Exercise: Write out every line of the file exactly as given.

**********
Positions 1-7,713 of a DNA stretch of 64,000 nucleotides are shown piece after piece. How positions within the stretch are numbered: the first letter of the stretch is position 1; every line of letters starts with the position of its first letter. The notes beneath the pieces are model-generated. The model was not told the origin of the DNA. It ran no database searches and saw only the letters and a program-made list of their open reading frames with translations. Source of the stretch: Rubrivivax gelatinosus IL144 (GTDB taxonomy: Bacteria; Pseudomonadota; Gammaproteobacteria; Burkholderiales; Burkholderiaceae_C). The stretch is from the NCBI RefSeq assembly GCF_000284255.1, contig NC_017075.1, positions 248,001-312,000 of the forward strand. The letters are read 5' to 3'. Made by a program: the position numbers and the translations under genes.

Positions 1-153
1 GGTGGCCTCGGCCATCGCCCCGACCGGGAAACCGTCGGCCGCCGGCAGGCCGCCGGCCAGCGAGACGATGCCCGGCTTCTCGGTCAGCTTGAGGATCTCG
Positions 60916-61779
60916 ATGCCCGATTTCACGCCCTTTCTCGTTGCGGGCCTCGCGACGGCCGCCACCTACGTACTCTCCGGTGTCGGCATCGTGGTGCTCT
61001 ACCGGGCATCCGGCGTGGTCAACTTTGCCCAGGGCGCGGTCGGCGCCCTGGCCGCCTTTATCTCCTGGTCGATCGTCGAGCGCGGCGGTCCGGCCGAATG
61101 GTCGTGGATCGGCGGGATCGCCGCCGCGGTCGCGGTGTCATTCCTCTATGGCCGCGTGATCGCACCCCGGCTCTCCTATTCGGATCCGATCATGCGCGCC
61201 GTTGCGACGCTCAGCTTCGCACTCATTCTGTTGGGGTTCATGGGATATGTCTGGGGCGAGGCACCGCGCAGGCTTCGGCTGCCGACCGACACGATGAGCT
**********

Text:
Positions 1-7,713 of a DNA stretch of 64,000 nucleotides are shown piece after piece. How positions within the stretch are numbered: the first letter of the stretch is position 1; every line of letters starts with the position of its first letter. The notes beneath the pieces are model-generated. The model was not told the origin of the DNA. It ran no database searches and saw only the letters and a program-made list of their open reading frames with translations. Source of the stretch: Rubrivivax gelatinosus IL144 (GTDB taxonomy: Bacteria; Pseudomonadota; Gammaproteobacteria; Burkholderiales; Burkholderiaceae_C). The stretch is from the NCBI RefSeq assembly GCF_000284255.1, contig NC_017075.1, positions 248,001-312,000 of the forward strand. The letters are read 5' to 3'. Made by a program: the position numbers and the translations under genes.

Positions 1-153
1 GGTGGCCTCGGCCATCGCCCCGACCGGGAAACCGTCGGCCGCCGGCAGGCCGCCGGCCAGCGAGACGATGCCCGGCTTCTCGGTCAGCTTGAGGATCTCG
Positions 60916-61779
60916 ATGCCCGATTTCACGCCCTTTCTCGTTGCGGGCCTCGCGACGGCCGCCACCTACGTACTCTCCGGTGTCGGCATCGTGGTGCTCT
61001 ACCGGGCATCCGGCGTGGTCAACTTTGCCCAGGGCGCGGTCGGCGCCCTGGCCGCCTTTATCTCCTGGTCGATCGTCGAGCGCGGCGGTCCGGCCGAATG
61101 GTCGTGGATCGGCGGGATCGCCGCCGCGGTCGCGGTGTCATTCCTCTATGGCCGCGTGATCGCACCCCGGCTCTCCTATTCGGATCCGATCATGCGCGCC
61201 GTTGCGACGCTCAGCTTCGCACTCATTCTGTTGGGGTTCATGGGATATGTCTGGGGCGAGGCACCGCGCAGGCTTCGGCTGCCGACCGACACGATGAGCT